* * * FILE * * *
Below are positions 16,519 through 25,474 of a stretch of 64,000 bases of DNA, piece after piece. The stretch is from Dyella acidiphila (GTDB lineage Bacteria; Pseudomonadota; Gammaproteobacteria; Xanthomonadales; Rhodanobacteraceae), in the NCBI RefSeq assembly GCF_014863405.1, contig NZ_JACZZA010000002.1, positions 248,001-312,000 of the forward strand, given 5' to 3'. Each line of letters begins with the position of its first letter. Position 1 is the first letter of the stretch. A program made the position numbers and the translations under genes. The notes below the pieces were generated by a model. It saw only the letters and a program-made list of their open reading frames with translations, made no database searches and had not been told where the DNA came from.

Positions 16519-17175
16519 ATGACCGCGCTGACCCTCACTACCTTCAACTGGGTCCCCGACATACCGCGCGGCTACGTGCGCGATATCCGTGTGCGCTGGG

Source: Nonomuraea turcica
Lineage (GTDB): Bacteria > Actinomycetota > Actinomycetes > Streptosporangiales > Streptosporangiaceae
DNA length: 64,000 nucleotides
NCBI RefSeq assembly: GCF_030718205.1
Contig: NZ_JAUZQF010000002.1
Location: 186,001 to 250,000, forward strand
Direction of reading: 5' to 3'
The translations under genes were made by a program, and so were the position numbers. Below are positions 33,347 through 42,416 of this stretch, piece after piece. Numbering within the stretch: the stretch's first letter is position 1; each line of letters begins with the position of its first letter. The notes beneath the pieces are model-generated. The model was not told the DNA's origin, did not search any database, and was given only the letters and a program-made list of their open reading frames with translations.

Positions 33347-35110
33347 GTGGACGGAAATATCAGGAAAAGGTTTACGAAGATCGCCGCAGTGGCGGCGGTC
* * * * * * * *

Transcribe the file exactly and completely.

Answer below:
Below are positions 16,519 through 25,474 of a stretch of 64,000 bases of DNA, piece after piece. The stretch is from Dyella acidiphila (GTDB lineage Bacteria; Pseudomonadota; Gammaproteobacteria; Xanthomonadales; Rhodanobacteraceae), in the NCBI RefSeq assembly GCF_014863405.1, contig NZ_JACZZA010000002.1, positions 248,001-312,000 of the forward strand, given 5' to 3'. Each line of letters begins with the position of its first letter. Position 1 is the first letter of the stretch. A program made the position numbers and the translations under genes. The notes below the pieces were generated by a model. It saw only the letters and a program-made list of their open reading frames with translations, made no database searches and had not been told where the DNA came from.

Positions 16519-17175
16519 ATGACCGCGCTGACCCTCACTACCTTCAACTGGGTCCCCGACATACCGCGCGGCTACGTGCGCGATATCCGTGTGCGCTGGG

Source: Nonomuraea turcica
Lineage (GTDB): Bacteria > Actinomycetota > Actinomycetes > Streptosporangiales > Streptosporangiaceae
DNA length: 64,000 nucleotides
NCBI RefSeq assembly: GCF_030718205.1
Contig: NZ_JAUZQF010000002.1
Location: 186,001 to 250,000, forward strand
Direction of reading: 5' to 3'
The translations under genes were made by a program, and so were the position numbers. Below are positions 33,347 through 42,416 of this stretch, piece after piece. Numbering within the stretch: the stretch's first letter is position 1; each line of letters begins with the position of its first letter. The notes beneath the pieces are model-generated. The model was not told the DNA's origin, did not search any database, and was given only the letters and a program-made list of their open reading frames with translations.

Positions 33347-35110
33347 GTGGACGGAAATATCAGGAAAAGGTTTACGAAGATCGCCGCAGTGGCGGCGGTC